With the holidays a mere five months away, there must be good girls and boys (of all ages) who would enjoy a piece of Corvette nostalgia in their home or garage. And who wouldn’t want this cute little C1 go-cart? Just look at it!
This extremely rare 1958 Corvette go-cart manufactured by Yard-Man is offered by seller Dave Yacabelli out of New York.
We had a chance to talk to Dave and he told us how he came to be the owner of this very cool mini-‘Vette. He told us that it’s a rare bird, noting it’s a first-production run with a serial number of 6032-0 – making it car No. 1 of only 200 produced.
The second production run had a serial number that read 6032-1, and there were 300 of these made in 1959 in a turquoise blue body color. The final production run of these serial numbered 6032 carts was in 1961, and very little is known about production numbers. After that final production run, Yard-Man began selling frame-only carts through Sears & Roebuck Co. with no body to make it more affordable for the consumer.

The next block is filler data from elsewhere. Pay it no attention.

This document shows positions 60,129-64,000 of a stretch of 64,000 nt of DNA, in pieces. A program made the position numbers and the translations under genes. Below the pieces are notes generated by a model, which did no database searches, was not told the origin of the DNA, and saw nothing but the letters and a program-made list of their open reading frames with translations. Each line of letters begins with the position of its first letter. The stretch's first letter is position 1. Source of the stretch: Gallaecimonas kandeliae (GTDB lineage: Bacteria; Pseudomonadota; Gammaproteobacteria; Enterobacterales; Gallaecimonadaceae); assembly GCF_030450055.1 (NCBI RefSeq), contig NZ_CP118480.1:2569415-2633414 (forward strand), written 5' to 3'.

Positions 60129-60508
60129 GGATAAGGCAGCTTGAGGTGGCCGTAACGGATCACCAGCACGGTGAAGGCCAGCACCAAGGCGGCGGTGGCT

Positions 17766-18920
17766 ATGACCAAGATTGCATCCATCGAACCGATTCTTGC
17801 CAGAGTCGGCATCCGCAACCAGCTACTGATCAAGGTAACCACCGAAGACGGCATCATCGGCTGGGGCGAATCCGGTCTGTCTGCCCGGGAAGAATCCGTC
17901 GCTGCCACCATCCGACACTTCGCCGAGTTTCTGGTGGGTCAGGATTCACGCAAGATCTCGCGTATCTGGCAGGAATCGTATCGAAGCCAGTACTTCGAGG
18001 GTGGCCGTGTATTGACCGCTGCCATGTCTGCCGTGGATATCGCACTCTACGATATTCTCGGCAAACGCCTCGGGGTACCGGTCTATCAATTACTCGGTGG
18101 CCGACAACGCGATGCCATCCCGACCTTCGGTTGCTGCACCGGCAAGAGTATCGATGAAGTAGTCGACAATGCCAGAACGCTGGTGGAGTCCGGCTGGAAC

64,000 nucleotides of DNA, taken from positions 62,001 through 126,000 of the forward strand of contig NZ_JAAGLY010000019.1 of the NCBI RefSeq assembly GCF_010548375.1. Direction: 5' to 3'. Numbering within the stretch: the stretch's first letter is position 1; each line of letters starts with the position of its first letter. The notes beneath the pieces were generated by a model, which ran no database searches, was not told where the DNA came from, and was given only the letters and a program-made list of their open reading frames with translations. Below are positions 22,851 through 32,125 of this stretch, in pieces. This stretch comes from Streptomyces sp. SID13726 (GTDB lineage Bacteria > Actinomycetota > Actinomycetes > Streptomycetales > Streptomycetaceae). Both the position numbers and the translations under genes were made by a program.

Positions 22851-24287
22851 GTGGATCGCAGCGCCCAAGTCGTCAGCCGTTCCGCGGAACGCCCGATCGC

Given to him as a toy from his dad in 1977, Dave said he drove it only one time… over his dad’s foot. The ‘Vette was subsequently scuttled away in a barn, and wasn’t discovered until the barn had to be torn down. Much to Dave’s surprise, the little car from his youth emerged after sitting dormant for more than 40 years. Upon seeing the little Corvette for the fist time, Dave’s son, Nicoli, pictured, was so excited to see it that he jumped in and asked for the keys.
Dave mentions the little car was placed into storage with the four-cycle, 2-1/2 horsepower gas engine still operational. Although the engine has not been fired up in the last four decades, Dave said it still holds compression. Due to the authenticity and value of the car, however, he has avoided this prospect. He surmises it will start right up with a bit of tender, loving care.
Granted, there’s the expected weathering, minor fiberglass cracks and dents, fading, and a bit of rust, but nothing a new owner will find detrimental during the restoration process, as overall Dave states it is in pristine condition considering its age and neglect. Maybe just leaving it as is best course of action.
Perhaps the wheels will turn on a driveway or through a suburban neighborhood, or placed on a pedestal in a collection to admire. We hope it finds a new place in the history and legacy of a family that will cherish it for generations to come.